2006-08-17 / Arts & Entertainment

Master Choreographer's Ballet "Jewels" To Be Presened On PBS

Agns Letestu and Jean-Guillaume Bart are featured in the Diamonds section of 'Jewels' From The Paris Opera Ballet on PBS (check local listings).                            Francette LevieuxAgns Letestu and Jean-Guillaume Bart are featured in the Diamonds section of 'Jewels' From The Paris Opera Ballet on PBS (check local listings). Francette Levieux Master choreographer George Balanchine created many gems, but only one "Jewels." As sparkling, seductive and finely crafted as anything by Faberge or Van Cleef & Arpels, the 1967 work, set to music by Faur, Stravinsky and Tchaikovsky, remains a multifaceted showcase for virtuoso dancing, as demonstrated in the current production at the Paris Opera Ballet.

Starring company favorites Kader Belarbi, Aurlie Dupont, Mathieu Ganio, Marie-Agns Gillot, Agns Letestu, Clairemarie Osta, and Latitia Pujol, and featuring striking sets and costumes by luxe couturier Christian Lacroix, the acclaimed staging premieres August 28 at 10 p.m. (ET) on Thirteen/ WNET New York's GREAT PERFORMANCES on PBS (check local listings). Paul Connelly leads the Paris Opera Orchestra.

Inspired by a visit to a Fifth Avenue jeweler, the work is divided by Balanchine into three parts: Emeralds, Rubies and Diamonds. "I have always liked jewels," the choreographer said, "after all, I am an Oriental, from Georgia in the Caucasus. I like the color of gems, the beauty of stones."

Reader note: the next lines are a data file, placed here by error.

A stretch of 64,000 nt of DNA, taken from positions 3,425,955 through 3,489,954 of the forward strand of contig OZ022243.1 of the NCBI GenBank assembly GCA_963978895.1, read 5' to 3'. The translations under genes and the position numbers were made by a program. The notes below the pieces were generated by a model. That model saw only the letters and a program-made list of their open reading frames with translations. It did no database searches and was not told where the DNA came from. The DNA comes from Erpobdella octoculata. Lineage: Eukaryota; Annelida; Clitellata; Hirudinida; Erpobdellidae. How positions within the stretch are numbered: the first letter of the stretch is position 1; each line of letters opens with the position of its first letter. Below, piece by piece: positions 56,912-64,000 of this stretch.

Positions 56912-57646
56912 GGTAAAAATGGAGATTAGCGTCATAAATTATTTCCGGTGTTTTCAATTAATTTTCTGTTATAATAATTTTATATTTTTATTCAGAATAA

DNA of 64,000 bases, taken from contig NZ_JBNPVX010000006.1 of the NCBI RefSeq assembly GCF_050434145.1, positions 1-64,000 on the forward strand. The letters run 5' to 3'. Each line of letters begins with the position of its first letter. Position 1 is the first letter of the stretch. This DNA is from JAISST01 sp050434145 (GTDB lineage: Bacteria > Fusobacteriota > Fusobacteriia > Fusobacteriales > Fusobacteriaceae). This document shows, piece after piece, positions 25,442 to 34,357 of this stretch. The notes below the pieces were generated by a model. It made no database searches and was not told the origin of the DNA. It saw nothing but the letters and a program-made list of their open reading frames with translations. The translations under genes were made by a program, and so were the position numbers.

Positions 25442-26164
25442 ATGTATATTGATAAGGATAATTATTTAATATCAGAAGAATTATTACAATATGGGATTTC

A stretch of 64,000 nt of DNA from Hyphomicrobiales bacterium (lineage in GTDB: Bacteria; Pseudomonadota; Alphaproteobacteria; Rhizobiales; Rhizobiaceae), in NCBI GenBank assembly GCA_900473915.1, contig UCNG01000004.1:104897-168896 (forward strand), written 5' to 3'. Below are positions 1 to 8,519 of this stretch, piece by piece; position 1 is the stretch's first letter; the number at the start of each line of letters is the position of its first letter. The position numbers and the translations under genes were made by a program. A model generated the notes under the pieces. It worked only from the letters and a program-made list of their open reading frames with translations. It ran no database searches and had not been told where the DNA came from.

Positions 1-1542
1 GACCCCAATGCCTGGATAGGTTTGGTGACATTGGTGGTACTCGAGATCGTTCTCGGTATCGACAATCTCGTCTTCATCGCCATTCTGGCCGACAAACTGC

Diamonds is set to the music of Tchaikovsky in 'Jewels' From The Paris Opera Ballet, on Thirteen/WNET New York's Great Performances.                                         Photos by  Francette Levieux Diamonds is set to the music of Tchaikovsky in 'Jewels' From The Paris Opera Ballet, on Thirteen/WNET New York's Great Performances. Photos by Francette Levieux He set Emeralds to French composer Gabriel Faur’s Pellas et Mlisande and Shylock; Rubies to Igor Stravinsky's Capriccio for Piano and Orchestra. For Diamonds, the glittering Grand Finale, he used Peter Ilyich Tchaikovsky's Symphony No. 3 (minus the first movement).

While the dances have nothing literally to do with precious stones - Arlene Croce suggested the title hinted at "a pretext if not a plot" - they are indeed jewels. Since the work's premiere in 1967 with Balanchine's own New York City Ballet, audiences and critics have enjoyed making up their own minds as to what the pieces are about. The sensuous Emeralds, for many, evokes 19th-century Paris, particularly the fluid, wafting choreography of the Ro-mantic era ballerinas.

With its jagged Stravinsky rhythms, Rubies can be seen as Balanchine's salute to the energy and speed of his adopted nation's dancers. It is sexy, witty, flirtatious, and an enduring audience favorite. Diamonds surely represents his nod to the Imperial Russian Ballet, where he trained and where the great Petipa created such classics as Swan Lake and Sleeping Beauty, also set to music by Tchaikovsky. The piece is white-hot brilliance personified.

The oldest national ballet company in the world, the Paris Opera Ballet has had a long relationship with George Balanchine. His popular Symphony in C was created for the company, and premiered there in 1947 as Le Palais de crystal. The Rubies section of Jewels was taken into the repertoire in 1974, and today the company boasts 27 Balanchine works.

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